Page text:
By law, you are required to have a Mississippi attorney prepare or oversee the preparation of the deed.
With that said, if a buyer and a seller only wanted to swap a deed for cash, they could do that without an attorney. While these deals are valid, they also come with potential pitfalls.
If they’re not using an attorney, they likely haven’t had a title search conducted. That means they don’t really know what they’re buying. Therefore it’s not ideal or recommended to proceed without a lawyer.
Who Pays The Closing Costs In Mississippi For Real Estate Transaction?
As a default, it’s usually the buyer that’s paying the closing costs. However, typically in real estate sales contract negotiations, sometimes the seller will make concessions to the buyer to offer to pay some of their closing costs.
With the current Mississippi Real Estate Commission the seller typically pays for the termite inspection and real estate professional fees. On the other hand, it’s typically the buyer that will pay for the closing, the title search, and title insurance.
How Long Generally Is It Going To Take To Close On A Property In Mississippi?
The length of time it takes to close on a Mississippi property depends on whether or not the buyer is borrowing money to purchase the property.
A cash closing in Mississippi is about 14 days on average. Sometimes it’s sooner. A cash closing is contingent upon whether the title is valid. Sometimes a cash closing can take as little as 5 days.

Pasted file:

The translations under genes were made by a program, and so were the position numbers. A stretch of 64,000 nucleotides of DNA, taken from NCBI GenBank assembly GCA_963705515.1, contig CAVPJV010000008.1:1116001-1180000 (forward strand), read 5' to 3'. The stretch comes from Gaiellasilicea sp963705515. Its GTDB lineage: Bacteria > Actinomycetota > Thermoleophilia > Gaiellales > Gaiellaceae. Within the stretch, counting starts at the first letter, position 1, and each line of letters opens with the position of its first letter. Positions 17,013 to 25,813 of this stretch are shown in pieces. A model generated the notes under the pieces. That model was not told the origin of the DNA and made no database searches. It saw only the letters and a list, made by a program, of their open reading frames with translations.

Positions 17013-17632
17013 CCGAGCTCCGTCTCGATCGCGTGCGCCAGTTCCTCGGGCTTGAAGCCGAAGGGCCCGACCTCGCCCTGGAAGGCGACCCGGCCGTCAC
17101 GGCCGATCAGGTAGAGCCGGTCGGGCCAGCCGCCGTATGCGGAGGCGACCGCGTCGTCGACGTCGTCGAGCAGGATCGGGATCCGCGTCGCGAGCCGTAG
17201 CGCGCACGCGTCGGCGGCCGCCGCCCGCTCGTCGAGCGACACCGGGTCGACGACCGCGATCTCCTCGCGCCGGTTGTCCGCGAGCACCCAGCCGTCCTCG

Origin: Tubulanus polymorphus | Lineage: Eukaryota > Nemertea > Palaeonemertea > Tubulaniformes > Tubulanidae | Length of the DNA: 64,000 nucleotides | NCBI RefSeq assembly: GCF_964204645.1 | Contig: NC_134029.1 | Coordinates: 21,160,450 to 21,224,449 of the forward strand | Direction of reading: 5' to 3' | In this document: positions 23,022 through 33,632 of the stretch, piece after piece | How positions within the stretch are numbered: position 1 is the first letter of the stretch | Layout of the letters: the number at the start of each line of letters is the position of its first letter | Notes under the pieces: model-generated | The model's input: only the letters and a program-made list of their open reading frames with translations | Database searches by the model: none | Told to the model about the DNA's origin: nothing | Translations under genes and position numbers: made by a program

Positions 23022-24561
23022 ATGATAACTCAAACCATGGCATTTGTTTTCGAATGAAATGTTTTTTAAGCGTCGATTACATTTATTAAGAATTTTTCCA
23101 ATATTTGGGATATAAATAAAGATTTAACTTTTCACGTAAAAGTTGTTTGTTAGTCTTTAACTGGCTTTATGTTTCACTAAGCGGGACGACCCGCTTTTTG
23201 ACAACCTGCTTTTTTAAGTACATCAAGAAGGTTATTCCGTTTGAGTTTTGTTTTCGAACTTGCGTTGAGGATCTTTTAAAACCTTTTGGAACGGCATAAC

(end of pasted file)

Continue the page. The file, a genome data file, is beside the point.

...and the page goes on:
However, if there’s a lender involved it’s about a 20 to 30 day process due to the amount of back-and-forth involved. When a real estate contract is signed, there’s typically a delay before the lender contacts the closing attorney to request a title opinion or title commitment. Then it takes the attorney’s office on average about a week to get the title commitment prepared and provide all of the documents to the lender.
What Is The Title Opinion And Why Is This So Important?
A title opinion, also known as a title certificate or title commitment is the attorney’s statement on whether a title is marketable and a property purchase is valid. The attorney will ensure that there’s no title defects, no liens encumbrances, unpaid taxes, federal tax liens, state tax liens, or heir-ship issues if there’s an estate involved.